Lufthansa Narrows Loss as Efficiency Program Bears Fruit

Deutsche Lufthansa (LHA) AG narrowed its first-quarter loss as measures to cut costs and improve efficiency took hold and fuel expenses declined.

The operating loss fell to 245 million euros ($340 million) from 359 million euros a year earlier, partly helped by a profit at the maintenance subsidiary, Europe’s second-largest carrier said in a statement today. Sales fell 2.5 percent to 6.46 billion euros, while the net loss narrowed by 45 percent to 252 million euros.

“We have improved our cost structures and have taken various actions to enhance the quality of our revenues. And we will continue with our efforts to further raise efficiency,” Chief Financial Officer Simone Menne said in the statement.

Chief Executive Officer Carsten Spohr, who took over last week, must complete the company’s most ambitious efficiency program designed to lift operating profit to 2.65 billion euros by the end of next year, while drafting a strategy to fend off low-cost competitors in Europe and Middle East carriers.

The stock gained as much as 34 cents, or 1.9 percent, to 17.97 euros in Frankfurt, and traded at 17.86 euros as of 9:13 a.m. The stock has gained 15 percent this year.

Lufthansa today reiterated operating profit this year will rise to between 1.3 billion euros and 1.5 billion euros, and the company targets 2.65 billion euros next year. Analysts expect the measure at 1.41 billion euros this year, rising to 2.13 billion euros next, estimates collected by Bloomberg show.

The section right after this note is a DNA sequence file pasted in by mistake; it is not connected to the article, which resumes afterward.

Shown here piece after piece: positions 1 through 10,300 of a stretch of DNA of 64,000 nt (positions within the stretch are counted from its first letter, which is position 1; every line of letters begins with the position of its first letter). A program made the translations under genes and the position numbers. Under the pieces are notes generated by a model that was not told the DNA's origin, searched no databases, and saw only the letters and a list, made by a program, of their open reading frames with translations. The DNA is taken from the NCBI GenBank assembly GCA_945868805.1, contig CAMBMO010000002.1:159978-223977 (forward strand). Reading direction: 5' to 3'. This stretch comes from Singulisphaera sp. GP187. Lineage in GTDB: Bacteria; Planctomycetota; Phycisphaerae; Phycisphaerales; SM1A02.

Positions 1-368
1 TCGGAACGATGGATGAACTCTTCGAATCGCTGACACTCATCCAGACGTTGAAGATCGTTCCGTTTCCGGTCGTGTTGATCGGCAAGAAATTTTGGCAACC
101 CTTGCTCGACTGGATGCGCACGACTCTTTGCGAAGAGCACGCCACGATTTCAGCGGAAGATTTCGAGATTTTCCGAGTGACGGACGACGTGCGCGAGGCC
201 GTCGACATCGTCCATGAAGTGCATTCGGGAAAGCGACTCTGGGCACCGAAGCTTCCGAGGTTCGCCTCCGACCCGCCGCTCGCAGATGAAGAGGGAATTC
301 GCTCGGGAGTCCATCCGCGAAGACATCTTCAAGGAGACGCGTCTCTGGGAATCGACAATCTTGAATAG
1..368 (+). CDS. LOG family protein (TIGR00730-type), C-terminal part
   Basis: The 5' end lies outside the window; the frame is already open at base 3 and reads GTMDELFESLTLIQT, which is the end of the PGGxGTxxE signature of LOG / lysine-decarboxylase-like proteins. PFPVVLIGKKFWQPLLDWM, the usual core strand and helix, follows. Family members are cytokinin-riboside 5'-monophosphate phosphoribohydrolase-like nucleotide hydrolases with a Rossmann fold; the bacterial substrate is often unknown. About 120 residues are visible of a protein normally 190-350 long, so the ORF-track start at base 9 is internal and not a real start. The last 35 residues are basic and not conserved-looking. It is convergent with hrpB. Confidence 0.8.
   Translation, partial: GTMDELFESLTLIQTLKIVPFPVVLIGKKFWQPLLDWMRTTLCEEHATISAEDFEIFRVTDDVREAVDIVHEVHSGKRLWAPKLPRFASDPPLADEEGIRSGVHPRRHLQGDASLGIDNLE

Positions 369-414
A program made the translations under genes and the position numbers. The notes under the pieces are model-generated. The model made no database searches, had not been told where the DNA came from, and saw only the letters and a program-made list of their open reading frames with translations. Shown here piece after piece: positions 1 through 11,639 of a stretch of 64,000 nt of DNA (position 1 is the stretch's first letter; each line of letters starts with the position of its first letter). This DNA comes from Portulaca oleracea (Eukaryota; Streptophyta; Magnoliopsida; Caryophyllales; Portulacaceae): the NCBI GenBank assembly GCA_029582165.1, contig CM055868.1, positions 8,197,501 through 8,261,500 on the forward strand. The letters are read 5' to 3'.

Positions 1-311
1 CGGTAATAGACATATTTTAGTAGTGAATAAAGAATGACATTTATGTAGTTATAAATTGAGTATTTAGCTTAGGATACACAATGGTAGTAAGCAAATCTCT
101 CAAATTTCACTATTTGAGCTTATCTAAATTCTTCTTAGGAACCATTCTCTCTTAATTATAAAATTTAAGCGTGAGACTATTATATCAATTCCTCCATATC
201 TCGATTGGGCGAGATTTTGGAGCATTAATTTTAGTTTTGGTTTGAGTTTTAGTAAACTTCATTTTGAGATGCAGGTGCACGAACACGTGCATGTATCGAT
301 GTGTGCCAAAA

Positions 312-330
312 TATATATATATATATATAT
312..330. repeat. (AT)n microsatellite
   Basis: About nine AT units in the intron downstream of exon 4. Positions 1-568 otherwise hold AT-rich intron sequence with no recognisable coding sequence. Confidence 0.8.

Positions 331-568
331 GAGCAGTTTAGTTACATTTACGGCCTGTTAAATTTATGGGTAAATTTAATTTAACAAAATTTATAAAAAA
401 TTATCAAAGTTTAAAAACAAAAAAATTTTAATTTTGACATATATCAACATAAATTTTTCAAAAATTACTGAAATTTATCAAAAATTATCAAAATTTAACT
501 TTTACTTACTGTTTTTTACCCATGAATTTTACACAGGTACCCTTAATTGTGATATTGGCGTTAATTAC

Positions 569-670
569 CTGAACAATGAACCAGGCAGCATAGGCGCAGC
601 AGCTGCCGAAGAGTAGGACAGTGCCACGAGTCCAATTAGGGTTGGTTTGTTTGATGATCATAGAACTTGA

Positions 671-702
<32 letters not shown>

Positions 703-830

Beating Estimates

The average analyst estimate was for an operating loss of 283.4 million euros in the first quarter, and a net loss of 333 million euros, data collected by Bloomberg show.

Unit costs at the passenger business declined by 3.7 percent, when adjusted for fuel costs and currency swings, compared with a forecast for a full-year decline of about 4 percent, Lufthansa said. Pricing as measured by average yields declined by 3.2 percent in the quarter, while dropping 1 percent when adjusted for currency swings.

Pricing in March was tougher than in January and February, Menne said, adding advance passenger bookings fell during a pilot strike at the beginning of April and Lufthansa hasn’t been able to raise them since. While Lufthansa is currently negotiating with its pilots about retirement benefits, the company can’t exclude further walkouts, the CFO said.

New Seats

Lufthansa expects capacity to rise about 4 percent this year, down from an earlier forecast of 5 percent, due to the pilots strike. The carrier today said it is reviewing a potential reduction of planned capacity for the coming winter flight plan. Capacity at its cargo unit will remain at last year’s level, compared with an earlier forecast for growth of 1 percent.

Fuel costs this year will amount to 6.7 billion euros, compared with a March forecast for 6.8 billion euros, after declining 9.4 percent to 1.52 billion euros in the first quarter. Lufthansa booked 55 million euros in non-recurring charges in the quarter, including an accelerated upgrade of the airline’s business class product, while it expects such charges to total 380 million euros this year.

Depreciation expenses dropped by 19 percent in the quarter, with 83 million euros of the decline due to the shift to a longer period of writing down the value of aircraft adopted at the beginning of this year.

Air France (AF) KLM Group on April 30 also said its first-quarter loss narrowed as its fuel bill dropped. Sales dropped 2.2 percent in a “tough” operating environment.

International Consolidated Airlines Group SA (IAG) will publish first-quarter earnings May 9.

To contact the reporter on this story: Richard Weiss in Frankfurt at rweiss5@bloomberg.net

To contact the editors responsible for this story: Benedikt Kammel at bkammel@bloomberg.net

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